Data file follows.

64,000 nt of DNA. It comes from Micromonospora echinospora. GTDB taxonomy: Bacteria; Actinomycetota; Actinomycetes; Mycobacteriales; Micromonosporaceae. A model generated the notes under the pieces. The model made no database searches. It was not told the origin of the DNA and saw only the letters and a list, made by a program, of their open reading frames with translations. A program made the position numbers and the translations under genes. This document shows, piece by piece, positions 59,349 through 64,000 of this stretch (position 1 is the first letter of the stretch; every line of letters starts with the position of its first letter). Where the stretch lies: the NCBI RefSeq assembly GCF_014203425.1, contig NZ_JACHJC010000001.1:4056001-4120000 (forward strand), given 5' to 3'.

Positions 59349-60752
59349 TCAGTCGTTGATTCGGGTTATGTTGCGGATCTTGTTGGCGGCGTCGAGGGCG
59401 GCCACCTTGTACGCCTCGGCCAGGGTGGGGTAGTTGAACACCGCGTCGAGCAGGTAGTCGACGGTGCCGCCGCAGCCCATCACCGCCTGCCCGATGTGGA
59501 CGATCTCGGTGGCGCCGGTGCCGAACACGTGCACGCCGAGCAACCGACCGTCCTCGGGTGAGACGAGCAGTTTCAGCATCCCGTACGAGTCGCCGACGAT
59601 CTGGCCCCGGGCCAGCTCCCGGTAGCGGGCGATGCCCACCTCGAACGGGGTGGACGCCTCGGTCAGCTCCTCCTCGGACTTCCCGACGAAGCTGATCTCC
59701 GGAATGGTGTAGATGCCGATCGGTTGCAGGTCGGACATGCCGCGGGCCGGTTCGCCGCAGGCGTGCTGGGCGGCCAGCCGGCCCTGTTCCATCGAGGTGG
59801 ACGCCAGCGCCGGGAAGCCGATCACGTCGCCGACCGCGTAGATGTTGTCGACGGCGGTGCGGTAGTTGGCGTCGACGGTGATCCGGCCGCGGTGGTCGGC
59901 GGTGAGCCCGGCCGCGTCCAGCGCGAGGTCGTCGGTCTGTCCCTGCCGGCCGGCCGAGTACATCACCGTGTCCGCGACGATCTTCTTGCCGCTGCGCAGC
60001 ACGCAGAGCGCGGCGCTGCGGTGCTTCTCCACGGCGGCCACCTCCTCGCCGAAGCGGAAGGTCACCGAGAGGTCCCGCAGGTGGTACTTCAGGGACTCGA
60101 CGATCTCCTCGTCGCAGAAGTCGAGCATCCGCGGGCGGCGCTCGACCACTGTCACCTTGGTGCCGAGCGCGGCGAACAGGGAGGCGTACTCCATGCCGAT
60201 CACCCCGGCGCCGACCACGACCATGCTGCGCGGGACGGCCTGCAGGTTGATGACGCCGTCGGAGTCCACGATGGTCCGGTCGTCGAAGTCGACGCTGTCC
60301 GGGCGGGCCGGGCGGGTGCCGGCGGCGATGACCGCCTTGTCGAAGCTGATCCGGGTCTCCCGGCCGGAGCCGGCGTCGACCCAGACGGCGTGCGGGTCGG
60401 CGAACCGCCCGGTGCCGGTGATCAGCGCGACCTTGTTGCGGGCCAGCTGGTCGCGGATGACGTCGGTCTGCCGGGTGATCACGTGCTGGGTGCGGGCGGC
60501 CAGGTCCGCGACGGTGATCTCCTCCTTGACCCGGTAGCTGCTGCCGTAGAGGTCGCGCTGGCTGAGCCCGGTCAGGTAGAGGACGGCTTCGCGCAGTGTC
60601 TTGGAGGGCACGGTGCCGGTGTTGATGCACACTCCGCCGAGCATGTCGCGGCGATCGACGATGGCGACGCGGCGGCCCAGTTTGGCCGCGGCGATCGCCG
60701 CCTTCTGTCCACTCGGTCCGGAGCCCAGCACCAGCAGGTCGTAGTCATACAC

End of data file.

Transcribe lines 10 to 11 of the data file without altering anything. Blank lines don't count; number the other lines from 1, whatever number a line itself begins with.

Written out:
60001 ACGCAGAGCGCGGCGCTGCGGTGCTTCTCCACGGCGGCCACCTCCTCGCCGAAGCGGAAGGTCACCGAGAGGTCCCGCAGGTGGTACTTCAGGGACTCGA
60101 CGATCTCCTCGTCGCAGAAGTCGAGCATCCGCGGGCGGCGCTCGACCACTGTCACCTTGGTGCCGAGCGCGGCGAACAGGGAGGCGTACTCCATGCCGAT